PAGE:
Softening LNG Price Jeopardises New Projects

BMI View: Tumbling LNG prices in the Asian market will put pressure on new and pre-FID LNG projects around the world. The mediocre LNG demand outlook is being met by strong supply from new projects, bringing down the high LNG price dynamics of the previous three years.

Asian liquefied natural gas (LNG) prices have reached their lowest level in over three years as Japanese and Korean demand wanes and new LNG supplies come online. Platts JKM LNG price benchmark moved under the USD11 per million British thermal units (mnBTU) in July 2014 for the first time since spring 2011.

Weak Demand From Key Customers

Narrowing Spread
Henry Hub, NBP And JKM LNG Price (USD/mnBTU)

BMI View: Tumbling LNG prices in the Asian market will put pressure on new and pre-FID LNG projects around the world. The mediocre LNG demand outlook is being met by strong supply from new projects, bringing down the high LNG price dynamics of the previous three years.

Asian liquefied natural gas (LNG) prices have reached their lowest level in over three years as Japanese and Korean demand wanes and new LNG supplies come online. Platts JKM LNG price benchmark moved under the USD11 per million British thermal units (mnBTU) in July 2014 for the first time since spring 2011.

Weak Demand From Key Customers

The slowdown in demand from the two largest LNG importers in the world has seen them scale back purchases from their long-term contracts due to sufficient storage levels. This has driven major global producers to have surplus volumes available for sale on the spot market, depressing prices.

Korea imported large volumes of LNG over the winter period (2013/14) in order to stockpile gas while much of its nuclear sector remained offline. This played a part in pushing up spot prices to near USD20/mnBTU in March 2014. However, a restart of the Hanul No.1 reactor on July 10, will see demand for gas in Korea reduced.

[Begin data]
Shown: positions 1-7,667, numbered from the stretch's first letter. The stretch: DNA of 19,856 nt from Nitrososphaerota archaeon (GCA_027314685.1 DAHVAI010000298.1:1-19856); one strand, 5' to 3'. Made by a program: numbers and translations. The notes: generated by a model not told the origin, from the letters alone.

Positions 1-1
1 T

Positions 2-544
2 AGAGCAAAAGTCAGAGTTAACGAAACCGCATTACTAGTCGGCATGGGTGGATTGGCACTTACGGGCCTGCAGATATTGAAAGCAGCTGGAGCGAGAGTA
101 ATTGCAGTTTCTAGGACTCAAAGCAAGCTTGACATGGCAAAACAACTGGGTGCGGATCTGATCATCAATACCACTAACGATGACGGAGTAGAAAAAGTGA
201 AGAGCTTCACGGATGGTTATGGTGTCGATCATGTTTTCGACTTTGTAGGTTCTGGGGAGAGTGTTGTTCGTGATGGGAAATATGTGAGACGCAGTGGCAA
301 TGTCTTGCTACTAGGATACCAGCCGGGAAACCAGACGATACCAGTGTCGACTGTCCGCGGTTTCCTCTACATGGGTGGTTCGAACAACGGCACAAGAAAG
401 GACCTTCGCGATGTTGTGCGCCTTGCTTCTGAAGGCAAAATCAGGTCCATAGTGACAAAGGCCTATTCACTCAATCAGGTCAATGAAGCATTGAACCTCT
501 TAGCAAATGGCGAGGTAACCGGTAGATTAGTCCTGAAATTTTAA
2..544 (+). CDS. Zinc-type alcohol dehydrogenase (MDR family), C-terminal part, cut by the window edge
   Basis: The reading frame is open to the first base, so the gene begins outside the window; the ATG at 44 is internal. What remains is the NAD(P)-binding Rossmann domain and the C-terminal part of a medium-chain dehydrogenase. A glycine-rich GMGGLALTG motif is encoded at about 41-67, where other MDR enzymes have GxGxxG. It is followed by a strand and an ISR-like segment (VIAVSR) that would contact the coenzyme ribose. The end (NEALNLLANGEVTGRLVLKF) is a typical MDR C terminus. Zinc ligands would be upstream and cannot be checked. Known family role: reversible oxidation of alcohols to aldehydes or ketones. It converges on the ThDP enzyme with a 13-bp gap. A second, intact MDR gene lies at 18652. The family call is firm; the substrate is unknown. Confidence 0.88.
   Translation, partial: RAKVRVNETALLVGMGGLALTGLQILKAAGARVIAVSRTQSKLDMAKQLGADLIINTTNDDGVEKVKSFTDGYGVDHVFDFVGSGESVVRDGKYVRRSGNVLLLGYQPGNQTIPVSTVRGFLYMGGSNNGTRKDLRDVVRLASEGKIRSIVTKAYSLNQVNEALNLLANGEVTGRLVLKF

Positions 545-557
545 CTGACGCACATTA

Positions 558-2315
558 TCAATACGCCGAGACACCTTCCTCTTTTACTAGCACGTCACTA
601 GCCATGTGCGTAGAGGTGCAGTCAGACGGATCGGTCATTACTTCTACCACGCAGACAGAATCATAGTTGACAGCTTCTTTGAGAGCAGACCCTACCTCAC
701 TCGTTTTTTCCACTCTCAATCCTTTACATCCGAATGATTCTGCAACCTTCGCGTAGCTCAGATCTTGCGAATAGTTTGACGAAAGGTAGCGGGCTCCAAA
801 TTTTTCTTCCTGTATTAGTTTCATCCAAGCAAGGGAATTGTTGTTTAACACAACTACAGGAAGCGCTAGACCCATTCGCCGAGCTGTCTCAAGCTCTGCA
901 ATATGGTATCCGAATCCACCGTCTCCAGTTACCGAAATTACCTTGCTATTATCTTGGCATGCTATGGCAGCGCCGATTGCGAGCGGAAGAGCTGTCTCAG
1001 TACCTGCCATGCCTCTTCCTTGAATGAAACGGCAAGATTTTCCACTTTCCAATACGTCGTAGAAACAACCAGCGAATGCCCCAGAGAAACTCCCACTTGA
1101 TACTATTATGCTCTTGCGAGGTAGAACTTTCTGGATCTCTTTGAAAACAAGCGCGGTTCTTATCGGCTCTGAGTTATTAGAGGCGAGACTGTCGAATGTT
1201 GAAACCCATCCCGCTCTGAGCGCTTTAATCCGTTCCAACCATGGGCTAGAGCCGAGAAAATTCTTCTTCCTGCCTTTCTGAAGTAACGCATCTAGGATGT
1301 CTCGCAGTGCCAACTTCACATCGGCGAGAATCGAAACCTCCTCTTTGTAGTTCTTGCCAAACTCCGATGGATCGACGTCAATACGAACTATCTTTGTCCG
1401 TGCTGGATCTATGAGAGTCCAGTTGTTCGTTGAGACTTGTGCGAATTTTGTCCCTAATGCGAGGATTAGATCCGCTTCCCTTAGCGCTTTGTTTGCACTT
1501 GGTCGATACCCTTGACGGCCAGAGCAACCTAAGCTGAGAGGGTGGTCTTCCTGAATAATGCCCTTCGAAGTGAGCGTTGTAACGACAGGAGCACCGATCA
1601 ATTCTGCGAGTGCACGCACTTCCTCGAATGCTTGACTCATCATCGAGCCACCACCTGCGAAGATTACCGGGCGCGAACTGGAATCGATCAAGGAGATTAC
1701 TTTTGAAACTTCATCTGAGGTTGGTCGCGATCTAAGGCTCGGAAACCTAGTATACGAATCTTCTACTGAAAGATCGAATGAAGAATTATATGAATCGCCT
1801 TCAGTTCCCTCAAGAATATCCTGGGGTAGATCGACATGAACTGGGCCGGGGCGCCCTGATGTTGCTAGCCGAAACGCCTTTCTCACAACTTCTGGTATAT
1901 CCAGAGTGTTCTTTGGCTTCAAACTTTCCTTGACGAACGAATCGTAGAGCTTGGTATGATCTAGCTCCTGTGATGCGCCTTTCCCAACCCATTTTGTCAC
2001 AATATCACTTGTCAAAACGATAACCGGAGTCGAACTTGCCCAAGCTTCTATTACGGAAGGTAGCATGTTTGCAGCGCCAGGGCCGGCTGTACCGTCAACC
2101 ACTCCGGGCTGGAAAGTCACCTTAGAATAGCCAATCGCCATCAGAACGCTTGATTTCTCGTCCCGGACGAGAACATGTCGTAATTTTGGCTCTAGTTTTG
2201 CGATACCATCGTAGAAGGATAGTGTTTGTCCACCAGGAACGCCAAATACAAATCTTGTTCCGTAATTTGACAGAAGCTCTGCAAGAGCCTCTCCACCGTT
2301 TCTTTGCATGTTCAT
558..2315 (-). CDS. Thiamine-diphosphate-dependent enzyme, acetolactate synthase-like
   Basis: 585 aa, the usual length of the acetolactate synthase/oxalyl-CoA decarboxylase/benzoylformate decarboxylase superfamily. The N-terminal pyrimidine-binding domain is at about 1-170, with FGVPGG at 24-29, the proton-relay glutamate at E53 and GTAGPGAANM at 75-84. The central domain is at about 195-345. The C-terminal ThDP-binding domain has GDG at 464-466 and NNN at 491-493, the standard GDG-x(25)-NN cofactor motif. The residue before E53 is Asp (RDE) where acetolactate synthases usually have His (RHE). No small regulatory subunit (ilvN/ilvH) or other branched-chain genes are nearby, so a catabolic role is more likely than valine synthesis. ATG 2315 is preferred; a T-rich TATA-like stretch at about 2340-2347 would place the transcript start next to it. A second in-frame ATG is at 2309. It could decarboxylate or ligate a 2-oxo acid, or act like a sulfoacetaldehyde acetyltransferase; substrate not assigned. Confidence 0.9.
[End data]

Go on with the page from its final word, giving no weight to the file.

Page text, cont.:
Similarly in Japan, the summer season, which usually sees increased energy demand from air-conditioning, has been milder than usual. This has led to lower-than-expected energy demand and far less need for LNG spot purchases, helping to soften prices. Japan could also see restarts of some of its nuclear facilities before the end of the year, which will enable the country to reduce its reliance on the LNG spot market.

Supply Remains Strong

At the same time as demand wanes, we have seen highly stable production from the largest global LNG producers: Qatar, Australia, Indonesia and Malaysia. Production outages have been far fewer than over the same period in previous years. Further adding to supply, ExxonMobil's PNG LNG facility began exporting cargoes to Japan in late May and is ramping up production.

These supply and demand factors have pushed Asian LNG prices down, halving the spread between Henry Hub prices in the US to around USD7.6/mnBTU from around USD15/mnBTU in November 2013. The current price dynamic is favourable for large LNG buyers, which have suffered considerably over the past few years with LNG spot prices consistently over USD15/mnBTU.

Narrowing Spread
Henry Hub, NBP And JKM LNG Price (USD/mnBTU)

We expect Japanese and South Korean LNG demand to largely stagnate, especially with the returning presence of nuclear power to the energy mix. China, India and Taiwan are the next three largest importers of LNG, and we also see limited demand growth from these markets.

Minimal LNG Demand Growth